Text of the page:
Similarity in the use of person–centered tactics

Effects on social attraction and persuasiveness in dyadic verbal disagreements

Vincent Waldron, James L. Applegate

Research output: Contribution to journalArticle

Abstract

This study examines the effects of tactic similarity on persuasion and social attraction in actual conversations. Tactics used in 42 recorded conversations were coded on a minute–by–minute basis for their degree of person–centeredness. Post–conversation measures of social attraction, opinion change, perceived persuasiveness, and general competence were taken. Tactical similarity was positively correlated with partner satisfaction and global competence ratings, but not with measures of persuasion. Results are interpreted as supporting recent work using a “rewards of interaction” model (Berscheid, 1985) to explain the role of communication skills in the creation of interpersonal attraction (Burleson & Samter, 1996). Implications for further research on the processes through which person–centered behavior is linked to different types of conversational outcomes are discussed.

Original languageEnglish (US)
Pages (from-to)155-165
Number of pages11
JournalInternational Journal of Phytoremediation
Volume21
Issue number1
DOIs
StatePublished - Jan 1 1998

Fingerprint

persuasion
communication
communication skills
Communication
opinion
effect

ASJC Scopus subject areas

  • Environmental Chemistry
  • Pollution
  • Plant Science

Cite this

@article{f533eca808ca4ceead1e4c4acd632ebc,
title = "Similarity in the use of person–centered tactics: Effects on social attraction and persuasiveness in dyadic verbal disagreements",
abstract = "This study examines the effects of tactic similarity on persuasion and social attraction in actual conversations. Tactics used in 42 recorded conversations were coded on a minute–by–minute basis for their degree of person–centeredness. Post–conversation measures of social attraction, opinion change, perceived persuasiveness, and general competence were taken. Tactical similarity was positively correlated with partner satisfaction and global competence ratings, but not with measures of persuasion. Results are interpreted as supporting recent work using a “rewards of interaction” model (Berscheid, 1985) to explain the role of communication skills in the creation of interpersonal attraction (Burleson & Samter, 1996). Implications for further research on the processes through which person–centered behavior is linked to different types of conversational outcomes are discussed.",
author = "Vincent Waldron and Applegate, {James L.}",
year = "1998",
month = "1",
day = "1",
doi = "10.1080/08934219809367697",
language = "English (US)",
volume = "21",
pages = "155--165",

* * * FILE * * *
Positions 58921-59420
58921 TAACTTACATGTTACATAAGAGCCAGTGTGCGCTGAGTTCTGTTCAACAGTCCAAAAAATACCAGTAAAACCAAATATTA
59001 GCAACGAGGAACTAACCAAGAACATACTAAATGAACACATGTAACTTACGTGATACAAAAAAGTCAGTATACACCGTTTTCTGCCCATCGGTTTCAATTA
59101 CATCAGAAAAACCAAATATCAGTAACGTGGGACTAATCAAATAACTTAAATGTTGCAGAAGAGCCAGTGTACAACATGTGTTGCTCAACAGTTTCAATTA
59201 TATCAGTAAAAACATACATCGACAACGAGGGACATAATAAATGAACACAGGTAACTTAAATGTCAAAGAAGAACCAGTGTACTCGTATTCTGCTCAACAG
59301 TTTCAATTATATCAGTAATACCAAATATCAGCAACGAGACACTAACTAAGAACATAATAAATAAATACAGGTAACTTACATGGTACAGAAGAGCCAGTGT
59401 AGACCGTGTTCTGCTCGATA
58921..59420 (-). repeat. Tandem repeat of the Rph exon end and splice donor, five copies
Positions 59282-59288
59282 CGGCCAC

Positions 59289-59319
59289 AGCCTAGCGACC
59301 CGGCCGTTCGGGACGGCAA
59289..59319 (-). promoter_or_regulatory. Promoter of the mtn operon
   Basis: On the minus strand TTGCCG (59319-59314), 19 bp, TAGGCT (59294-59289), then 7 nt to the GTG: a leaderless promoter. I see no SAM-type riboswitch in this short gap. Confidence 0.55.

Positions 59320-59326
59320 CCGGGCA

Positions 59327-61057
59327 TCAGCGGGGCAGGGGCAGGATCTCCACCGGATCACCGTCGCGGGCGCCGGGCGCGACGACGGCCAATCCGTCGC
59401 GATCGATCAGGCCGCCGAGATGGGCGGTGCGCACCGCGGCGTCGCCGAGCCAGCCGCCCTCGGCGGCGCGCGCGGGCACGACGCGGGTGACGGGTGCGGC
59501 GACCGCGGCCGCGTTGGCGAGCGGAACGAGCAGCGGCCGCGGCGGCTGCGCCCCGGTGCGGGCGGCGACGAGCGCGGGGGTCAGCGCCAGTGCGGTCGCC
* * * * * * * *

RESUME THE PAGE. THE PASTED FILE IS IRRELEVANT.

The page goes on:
journal = "International Journal of Phytoremediation",
issn = "1522-6514",
publisher = "Taylor and Francis Ltd.",
number = "1",

}

TY - JOUR

T1 - Similarity in the use of person–centered tactics

T2 - Effects on social attraction and persuasiveness in dyadic verbal disagreements

AU - Waldron, Vincent

AU - Applegate, James L.

PY - 1998/1/1

Y1 - 1998/1/1

N2 - This study examines the effects of tactic similarity on persuasion and social attraction in actual conversations. Tactics used in 42 recorded conversations were coded on a minute–by–minute basis for their degree of person–centeredness. Post–conversation measures of social attraction, opinion change, perceived persuasiveness, and general competence were taken. Tactical similarity was positively correlated with partner satisfaction and global competence ratings, but not with measures of persuasion. Results are interpreted as supporting recent work using a “rewards of interaction” model (Berscheid, 1985) to explain the role of communication skills in the creation of interpersonal attraction (Burleson & Samter, 1996). Implications for further research on the processes through which person–centered behavior is linked to different types of conversational outcomes are discussed.

AB - This study examines the effects of tactic similarity on persuasion and social attraction in actual conversations. Tactics used in 42 recorded conversations were coded on a minute–by–minute basis for their degree of person–centeredness. Post–conversation measures of social attraction, opinion change, perceived persuasiveness, and general competence were taken. Tactical similarity was positively correlated with partner satisfaction and global competence ratings, but not with measures of persuasion. Results are interpreted as supporting recent work using a “rewards of interaction” model (Berscheid, 1985) to explain the role of communication skills in the creation of interpersonal attraction (Burleson & Samter, 1996). Implications for further research on the processes through which person–centered behavior is linked to different types of conversational outcomes are discussed.

UR - http://www.scopus.com/inward/record.url?scp=85064802512&partnerID=8YFLogxK

UR - http://www.scopus.com/inward/citedby.url?scp=85064802512&partnerID=8YFLogxK

U2 - 10.1080/08934219809367697

DO - 10.1080/08934219809367697

M3 - Article

VL - 21

SP - 155

EP - 165

JO - International Journal of Phytoremediation

JF - International Journal of Phytoremediation

SN - 1522-6514

IS - 1

ER -